New definitions of efficacy are helping to clarify pharmaceutical patent challenges under the notorious Section 3d of the Indian Patents Act, says Rahul Vartak.
The Indian pharmaceutical scene has been plagued by Section 3d of the Indian Patents Act for almost a decade. Section 3d has been wielded skilfully by various companies for challenging pharmaceutical patents. Various tactics have been used by innovators for overcoming the challenges posed by Section 3d, including a challenge to TRIPS compliance and constitutional validity. However, Section 3d has been able to withstand all challenges.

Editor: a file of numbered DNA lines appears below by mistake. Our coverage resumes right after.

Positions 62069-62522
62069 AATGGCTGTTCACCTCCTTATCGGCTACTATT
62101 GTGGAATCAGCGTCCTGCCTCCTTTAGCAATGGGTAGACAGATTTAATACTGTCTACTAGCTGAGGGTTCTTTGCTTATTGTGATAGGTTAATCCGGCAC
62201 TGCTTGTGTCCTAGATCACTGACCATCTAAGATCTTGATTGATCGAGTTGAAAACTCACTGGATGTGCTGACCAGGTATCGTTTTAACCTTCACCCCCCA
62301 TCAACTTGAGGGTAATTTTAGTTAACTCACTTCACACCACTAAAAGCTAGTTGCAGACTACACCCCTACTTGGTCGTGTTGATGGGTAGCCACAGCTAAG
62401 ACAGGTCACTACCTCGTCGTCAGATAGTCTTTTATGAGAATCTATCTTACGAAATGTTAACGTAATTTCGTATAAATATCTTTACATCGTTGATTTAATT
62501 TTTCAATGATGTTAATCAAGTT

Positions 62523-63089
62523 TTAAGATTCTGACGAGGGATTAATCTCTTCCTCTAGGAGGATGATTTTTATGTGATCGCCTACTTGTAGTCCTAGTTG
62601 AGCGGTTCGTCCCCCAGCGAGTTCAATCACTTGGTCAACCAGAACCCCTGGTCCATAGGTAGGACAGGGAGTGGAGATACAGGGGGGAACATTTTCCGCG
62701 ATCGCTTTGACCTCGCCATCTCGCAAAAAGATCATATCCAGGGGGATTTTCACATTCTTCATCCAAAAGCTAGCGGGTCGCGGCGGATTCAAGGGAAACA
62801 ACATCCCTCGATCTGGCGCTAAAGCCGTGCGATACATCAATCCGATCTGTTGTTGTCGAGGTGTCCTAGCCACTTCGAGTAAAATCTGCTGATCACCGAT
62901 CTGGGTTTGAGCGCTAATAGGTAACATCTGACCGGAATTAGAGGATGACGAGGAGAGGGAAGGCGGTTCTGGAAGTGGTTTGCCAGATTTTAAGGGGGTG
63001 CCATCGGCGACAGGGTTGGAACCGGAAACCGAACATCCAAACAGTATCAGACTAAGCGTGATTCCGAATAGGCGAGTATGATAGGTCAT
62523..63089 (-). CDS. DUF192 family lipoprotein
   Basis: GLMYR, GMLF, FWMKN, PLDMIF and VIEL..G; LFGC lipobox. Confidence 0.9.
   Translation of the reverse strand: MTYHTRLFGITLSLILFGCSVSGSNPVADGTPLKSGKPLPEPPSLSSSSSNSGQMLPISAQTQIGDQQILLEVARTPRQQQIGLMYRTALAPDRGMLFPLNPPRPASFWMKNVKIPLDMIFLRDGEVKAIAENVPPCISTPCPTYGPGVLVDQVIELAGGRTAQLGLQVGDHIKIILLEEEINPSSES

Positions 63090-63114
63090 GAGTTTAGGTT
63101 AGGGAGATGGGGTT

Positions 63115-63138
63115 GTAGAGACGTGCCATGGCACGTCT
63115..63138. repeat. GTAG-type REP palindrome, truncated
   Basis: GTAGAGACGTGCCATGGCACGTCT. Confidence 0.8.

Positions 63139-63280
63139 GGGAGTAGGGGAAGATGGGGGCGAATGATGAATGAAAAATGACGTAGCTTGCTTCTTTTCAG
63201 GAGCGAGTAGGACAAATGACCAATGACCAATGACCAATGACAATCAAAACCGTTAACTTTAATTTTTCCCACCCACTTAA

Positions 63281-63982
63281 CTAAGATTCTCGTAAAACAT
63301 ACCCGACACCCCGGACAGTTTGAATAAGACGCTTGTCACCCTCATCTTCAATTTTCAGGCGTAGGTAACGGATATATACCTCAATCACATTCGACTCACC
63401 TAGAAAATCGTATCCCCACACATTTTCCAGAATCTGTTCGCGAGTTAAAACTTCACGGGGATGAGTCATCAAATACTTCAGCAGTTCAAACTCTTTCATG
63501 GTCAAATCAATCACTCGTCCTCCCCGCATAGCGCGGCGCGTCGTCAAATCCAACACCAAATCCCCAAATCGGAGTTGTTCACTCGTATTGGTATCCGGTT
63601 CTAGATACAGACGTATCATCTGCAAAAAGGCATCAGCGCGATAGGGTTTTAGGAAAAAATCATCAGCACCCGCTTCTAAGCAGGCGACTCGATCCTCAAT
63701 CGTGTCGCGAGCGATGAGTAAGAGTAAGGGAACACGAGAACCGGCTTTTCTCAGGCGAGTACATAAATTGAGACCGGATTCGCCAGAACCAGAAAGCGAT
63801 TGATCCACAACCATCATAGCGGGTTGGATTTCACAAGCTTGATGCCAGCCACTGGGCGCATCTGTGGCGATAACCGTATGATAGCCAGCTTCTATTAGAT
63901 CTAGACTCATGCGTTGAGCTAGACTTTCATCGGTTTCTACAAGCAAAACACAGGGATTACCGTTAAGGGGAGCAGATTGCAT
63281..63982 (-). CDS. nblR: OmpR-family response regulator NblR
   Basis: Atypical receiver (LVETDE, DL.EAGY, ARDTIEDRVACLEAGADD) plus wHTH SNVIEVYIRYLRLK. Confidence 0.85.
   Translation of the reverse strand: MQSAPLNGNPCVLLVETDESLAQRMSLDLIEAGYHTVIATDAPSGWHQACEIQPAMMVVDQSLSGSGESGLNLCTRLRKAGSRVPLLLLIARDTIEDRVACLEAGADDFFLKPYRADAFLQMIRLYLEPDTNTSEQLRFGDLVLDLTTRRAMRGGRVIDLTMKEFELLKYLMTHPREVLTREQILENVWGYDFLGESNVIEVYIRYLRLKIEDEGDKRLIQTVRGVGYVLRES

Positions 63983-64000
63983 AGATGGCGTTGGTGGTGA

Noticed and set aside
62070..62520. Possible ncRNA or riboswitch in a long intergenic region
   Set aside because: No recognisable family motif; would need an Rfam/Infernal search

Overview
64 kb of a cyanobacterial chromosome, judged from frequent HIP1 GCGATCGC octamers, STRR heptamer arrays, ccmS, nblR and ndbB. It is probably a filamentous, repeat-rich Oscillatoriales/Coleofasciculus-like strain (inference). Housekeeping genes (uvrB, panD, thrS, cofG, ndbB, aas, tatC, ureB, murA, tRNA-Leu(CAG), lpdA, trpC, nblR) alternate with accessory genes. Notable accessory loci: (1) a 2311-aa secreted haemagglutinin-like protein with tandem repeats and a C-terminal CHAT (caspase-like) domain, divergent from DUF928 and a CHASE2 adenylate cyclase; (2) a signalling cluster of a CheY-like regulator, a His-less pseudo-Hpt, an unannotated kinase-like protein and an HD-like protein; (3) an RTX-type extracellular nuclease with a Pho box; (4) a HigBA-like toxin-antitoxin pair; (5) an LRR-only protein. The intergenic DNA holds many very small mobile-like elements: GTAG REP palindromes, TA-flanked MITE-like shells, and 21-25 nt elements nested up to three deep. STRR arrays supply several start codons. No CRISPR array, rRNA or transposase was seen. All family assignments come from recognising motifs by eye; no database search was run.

The significance of Section 3d
Section 3d was amended by the Patents (Amendment) Act, 2005. The intention was to prohibit so-called ‘evergreening’ by providing that only those pharmaceutical derivatives that demonstrate significantly enhanced ‘efficacy’ would be patentable. However, Section 3d has also been criticised for being overly restrictive and preventing patenting of good inventions. Section 3d has been frustrating to the extent that innovator companies had announced that they would freeze all investments in India and divert to more patent-friendly territories.
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Indian Patents Act, section 3d, pharmaceuticals, Glivec, Novartis